You can feel it in the air. There is a growing sense of unease and even fear. People talk about it in coffee shops and while they’re waiting in line at the post office. Mention the price of gasoline and diesel fuel and you see something in their eyes that’s part anger, part fear, and part resignation.
People are starting to realize that the economy is very bad and isn’t going to get much better anytime soon.
Economist Paul Krugman says that the world is not heading for another Great Depression, we’re already in one. See the video here:
Krugman: We Are Already In A New Great Depression
Krugman notes that the “massive public spending” that was generated by WWII is what ended the Depression. He has been very vocal in his calls to ignore the debt levels right now in favor of government stimulus programs to attempt to jumpstart the economy.
I agree that we are in another Great Depression. I also believe that a war, even a world war, is (unfortunately) very possible before this depression ends. However, I believe there is a better way to end it than more Cash for Clunkers-type programs and more student loans. Those types of programs, which are an article of faith among Keynesian economists, have not been shown to actually solve anything in the long term. Organic economic growth is what brings nations out of recessions and depressions. Despite the best of intentions the government is not very good at generating organic economic growth. Most of the time governments are very good at stifling organic economic growth instead.
There is a way out of this mess that doesn’t involve sticking our granchildren with the debts we run up today. There literally is no more crucial issue to a nation’s progress than its energy and transportation economics.
What if we overhauled and redeveloped our energy production and distribution networks? Smart electric grids, wind generation, and solar can certainly be helpful, but America needs a transportation fuel source that’s cheap, clean, abundant. If it could be produced domestically for a very low price, that would be almost ideal.
We have one. Natural gas. Vehicles have been running on natural gas in places like Argentina and Pakistan for decades. If the economics of natural gas make sense in a third world country, they make sense here, too.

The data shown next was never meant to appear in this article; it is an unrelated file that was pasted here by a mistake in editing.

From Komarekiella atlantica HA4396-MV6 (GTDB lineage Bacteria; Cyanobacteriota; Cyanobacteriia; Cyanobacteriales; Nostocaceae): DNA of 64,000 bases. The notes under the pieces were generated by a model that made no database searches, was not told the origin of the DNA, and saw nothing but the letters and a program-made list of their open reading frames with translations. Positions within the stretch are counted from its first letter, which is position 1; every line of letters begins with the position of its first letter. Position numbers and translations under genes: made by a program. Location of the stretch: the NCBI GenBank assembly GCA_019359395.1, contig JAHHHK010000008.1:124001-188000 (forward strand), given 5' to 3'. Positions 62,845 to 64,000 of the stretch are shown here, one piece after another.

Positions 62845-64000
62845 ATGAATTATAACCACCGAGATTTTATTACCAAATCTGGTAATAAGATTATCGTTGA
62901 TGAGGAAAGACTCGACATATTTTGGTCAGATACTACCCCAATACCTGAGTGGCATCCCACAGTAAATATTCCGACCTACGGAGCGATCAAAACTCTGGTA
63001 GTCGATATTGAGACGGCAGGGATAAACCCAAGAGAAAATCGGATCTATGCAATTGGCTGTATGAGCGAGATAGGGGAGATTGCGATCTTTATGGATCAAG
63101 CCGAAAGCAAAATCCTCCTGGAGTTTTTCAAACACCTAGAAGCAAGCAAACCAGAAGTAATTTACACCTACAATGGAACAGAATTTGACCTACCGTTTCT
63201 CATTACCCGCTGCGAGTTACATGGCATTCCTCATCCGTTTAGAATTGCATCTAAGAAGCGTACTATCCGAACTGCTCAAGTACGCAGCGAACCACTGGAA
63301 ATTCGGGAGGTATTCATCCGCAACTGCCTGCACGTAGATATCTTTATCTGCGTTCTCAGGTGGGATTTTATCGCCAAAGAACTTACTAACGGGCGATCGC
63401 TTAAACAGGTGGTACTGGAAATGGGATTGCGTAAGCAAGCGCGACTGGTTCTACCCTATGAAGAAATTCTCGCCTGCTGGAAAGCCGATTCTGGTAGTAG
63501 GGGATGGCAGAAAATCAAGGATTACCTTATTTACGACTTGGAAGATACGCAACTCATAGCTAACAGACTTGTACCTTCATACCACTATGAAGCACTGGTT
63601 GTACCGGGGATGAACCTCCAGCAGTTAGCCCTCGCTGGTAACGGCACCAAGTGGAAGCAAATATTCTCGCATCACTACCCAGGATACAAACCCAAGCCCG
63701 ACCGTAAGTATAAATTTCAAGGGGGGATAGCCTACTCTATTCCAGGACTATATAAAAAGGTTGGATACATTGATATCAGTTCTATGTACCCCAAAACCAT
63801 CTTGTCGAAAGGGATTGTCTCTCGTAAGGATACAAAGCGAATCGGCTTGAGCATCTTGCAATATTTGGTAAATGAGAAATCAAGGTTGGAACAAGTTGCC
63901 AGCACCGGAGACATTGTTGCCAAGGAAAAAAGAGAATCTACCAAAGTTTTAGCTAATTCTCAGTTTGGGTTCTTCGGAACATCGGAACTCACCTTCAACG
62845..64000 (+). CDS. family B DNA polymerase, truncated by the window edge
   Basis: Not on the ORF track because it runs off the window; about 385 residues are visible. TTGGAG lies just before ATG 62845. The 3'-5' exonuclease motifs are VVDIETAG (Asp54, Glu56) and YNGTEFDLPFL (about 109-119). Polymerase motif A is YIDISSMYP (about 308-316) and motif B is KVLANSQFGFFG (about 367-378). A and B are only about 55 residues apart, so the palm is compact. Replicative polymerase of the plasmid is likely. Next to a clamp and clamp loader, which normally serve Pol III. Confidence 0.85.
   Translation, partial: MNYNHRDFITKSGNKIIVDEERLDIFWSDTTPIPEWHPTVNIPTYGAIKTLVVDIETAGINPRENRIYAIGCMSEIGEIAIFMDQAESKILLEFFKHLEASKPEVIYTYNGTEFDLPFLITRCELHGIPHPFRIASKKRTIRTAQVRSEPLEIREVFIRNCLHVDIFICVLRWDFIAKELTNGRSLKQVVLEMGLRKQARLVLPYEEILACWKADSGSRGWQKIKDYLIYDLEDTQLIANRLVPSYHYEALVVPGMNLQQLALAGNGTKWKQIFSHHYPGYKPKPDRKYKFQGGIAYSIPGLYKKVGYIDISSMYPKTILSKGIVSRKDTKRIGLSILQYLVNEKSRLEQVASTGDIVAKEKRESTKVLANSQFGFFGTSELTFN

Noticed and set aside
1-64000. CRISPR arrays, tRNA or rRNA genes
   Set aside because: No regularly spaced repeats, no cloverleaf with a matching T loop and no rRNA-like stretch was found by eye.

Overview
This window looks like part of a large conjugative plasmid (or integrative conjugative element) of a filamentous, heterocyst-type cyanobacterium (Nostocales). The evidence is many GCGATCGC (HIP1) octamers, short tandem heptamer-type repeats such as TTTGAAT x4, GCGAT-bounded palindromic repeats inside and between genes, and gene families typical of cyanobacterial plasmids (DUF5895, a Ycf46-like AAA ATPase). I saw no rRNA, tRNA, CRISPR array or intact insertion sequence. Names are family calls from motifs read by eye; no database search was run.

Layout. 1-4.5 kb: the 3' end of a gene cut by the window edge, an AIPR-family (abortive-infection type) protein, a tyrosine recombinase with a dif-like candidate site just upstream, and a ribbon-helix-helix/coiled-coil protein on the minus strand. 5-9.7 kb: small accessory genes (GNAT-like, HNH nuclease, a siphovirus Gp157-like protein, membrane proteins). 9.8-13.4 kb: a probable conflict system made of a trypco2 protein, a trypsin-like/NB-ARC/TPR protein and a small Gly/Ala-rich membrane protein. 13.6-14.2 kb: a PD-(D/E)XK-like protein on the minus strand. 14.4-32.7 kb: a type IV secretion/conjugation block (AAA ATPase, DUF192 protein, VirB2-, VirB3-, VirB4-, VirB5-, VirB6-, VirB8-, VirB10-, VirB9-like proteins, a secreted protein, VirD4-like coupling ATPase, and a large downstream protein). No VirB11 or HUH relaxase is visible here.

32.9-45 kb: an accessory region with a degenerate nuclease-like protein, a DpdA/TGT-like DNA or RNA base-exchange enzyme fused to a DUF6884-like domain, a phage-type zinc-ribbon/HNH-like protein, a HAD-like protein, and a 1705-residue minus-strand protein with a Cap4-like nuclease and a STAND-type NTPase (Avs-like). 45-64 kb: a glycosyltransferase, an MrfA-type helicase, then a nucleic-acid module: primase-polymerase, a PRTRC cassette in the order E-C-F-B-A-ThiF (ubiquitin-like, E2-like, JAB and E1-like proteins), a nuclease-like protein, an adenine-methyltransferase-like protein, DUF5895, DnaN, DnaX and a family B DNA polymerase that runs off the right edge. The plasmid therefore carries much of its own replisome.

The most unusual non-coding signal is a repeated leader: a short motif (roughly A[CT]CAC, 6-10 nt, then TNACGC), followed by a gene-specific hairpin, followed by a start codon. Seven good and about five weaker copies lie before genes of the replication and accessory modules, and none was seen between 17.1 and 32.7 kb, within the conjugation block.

If the government would remove or restrain the hindrances of unnecessary regulations, and let Americans innovate unhampered by bureaucratic meddling and nest feathering, philosophical tyrannies, and political gamesmanship, we could rebuild America. We could fundamentally change the energy and transportation economics of our nation, and perhaps of our world.
Think of all that would need to be done. Pipelines would need to be laid, fueling stations would need to be built. Equipment would need to be manufactured to meet all of these needs. Other infrastructure would also need to be built. New dedicated natural gas and bi-fuel vehicles would roll off assembly lines in Detroit. Older vehicles would need to be converted to run on natural gas (and almost any vehicle can be made to run on natural gas.) New businesses would spring up overnight to begin building and installing all of these things.
Those are good jobs. Those sorts of jobs pay good wages and are dignified work that a man or a woman can be proud of. Those are jobs that generate wealth and allow a person to prosper and care for his or her family.
T. Boone Pickens has estimated that if we convert 20% of the vehicles on the road to run on natural gas, we wouldn’t have to buy another drop of OPEC oil. We could stop spending so much time, treasure, and geopolitical capital trying to keep the oil flowing from the Middle East unhindered. We could trim our military budget and bring our service men and women home to their families.
Natural gas is certainly not without its costs and drawbacks. Nothing is perfect. But it is a very, very good way to rebuild our country. We can beat the Second Great Depression, and we can do it with natural gas.